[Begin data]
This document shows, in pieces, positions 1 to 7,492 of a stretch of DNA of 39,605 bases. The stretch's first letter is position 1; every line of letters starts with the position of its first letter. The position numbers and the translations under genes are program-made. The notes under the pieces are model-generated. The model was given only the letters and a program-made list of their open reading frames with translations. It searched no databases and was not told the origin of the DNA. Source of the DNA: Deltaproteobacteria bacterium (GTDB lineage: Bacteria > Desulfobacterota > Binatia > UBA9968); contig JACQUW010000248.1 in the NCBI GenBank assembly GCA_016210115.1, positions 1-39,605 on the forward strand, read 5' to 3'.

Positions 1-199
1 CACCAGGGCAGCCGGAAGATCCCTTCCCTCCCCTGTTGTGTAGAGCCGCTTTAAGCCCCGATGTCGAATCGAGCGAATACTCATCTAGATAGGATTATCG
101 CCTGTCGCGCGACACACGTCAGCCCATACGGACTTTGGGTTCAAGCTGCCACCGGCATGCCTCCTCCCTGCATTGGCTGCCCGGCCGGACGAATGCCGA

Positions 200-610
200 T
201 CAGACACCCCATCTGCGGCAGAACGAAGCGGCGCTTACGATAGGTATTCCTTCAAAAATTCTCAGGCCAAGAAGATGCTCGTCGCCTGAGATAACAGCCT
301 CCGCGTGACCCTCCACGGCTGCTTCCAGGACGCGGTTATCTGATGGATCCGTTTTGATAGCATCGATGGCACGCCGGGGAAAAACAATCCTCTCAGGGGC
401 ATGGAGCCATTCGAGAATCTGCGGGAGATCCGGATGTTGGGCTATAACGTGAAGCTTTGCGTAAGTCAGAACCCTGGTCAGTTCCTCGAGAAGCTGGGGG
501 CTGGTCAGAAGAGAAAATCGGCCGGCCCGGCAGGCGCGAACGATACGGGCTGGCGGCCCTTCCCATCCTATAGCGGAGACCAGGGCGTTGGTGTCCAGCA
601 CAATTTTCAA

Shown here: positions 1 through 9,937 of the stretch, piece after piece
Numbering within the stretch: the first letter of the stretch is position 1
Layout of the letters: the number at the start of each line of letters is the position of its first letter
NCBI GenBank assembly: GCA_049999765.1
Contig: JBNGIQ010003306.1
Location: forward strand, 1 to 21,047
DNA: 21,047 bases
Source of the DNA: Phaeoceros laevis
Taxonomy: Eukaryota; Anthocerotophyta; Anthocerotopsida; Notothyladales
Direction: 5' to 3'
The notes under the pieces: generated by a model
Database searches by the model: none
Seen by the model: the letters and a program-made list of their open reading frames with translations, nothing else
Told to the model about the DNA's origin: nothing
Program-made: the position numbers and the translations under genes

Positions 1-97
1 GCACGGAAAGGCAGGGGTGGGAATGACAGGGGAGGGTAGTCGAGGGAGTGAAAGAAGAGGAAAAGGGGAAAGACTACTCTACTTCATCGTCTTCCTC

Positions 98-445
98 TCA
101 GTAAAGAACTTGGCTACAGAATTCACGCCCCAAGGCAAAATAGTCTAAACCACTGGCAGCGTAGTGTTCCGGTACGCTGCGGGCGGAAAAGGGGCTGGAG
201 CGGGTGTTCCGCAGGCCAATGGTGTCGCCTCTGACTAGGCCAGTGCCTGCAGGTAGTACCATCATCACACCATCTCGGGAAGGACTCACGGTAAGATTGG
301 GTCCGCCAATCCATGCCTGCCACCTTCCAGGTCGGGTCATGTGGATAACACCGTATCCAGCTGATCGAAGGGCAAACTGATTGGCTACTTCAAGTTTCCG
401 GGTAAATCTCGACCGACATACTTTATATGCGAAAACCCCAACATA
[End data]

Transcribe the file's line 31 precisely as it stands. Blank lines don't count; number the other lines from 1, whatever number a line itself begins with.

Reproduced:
101 GTAAAGAACTTGGCTACAGAATTCACGCCCCAAGGCAAAATAGTCTAAACCACTGGCAGCGTAGTGTTCCGGTACGCTGCGGGCGGAAAAGGGGCTGGAG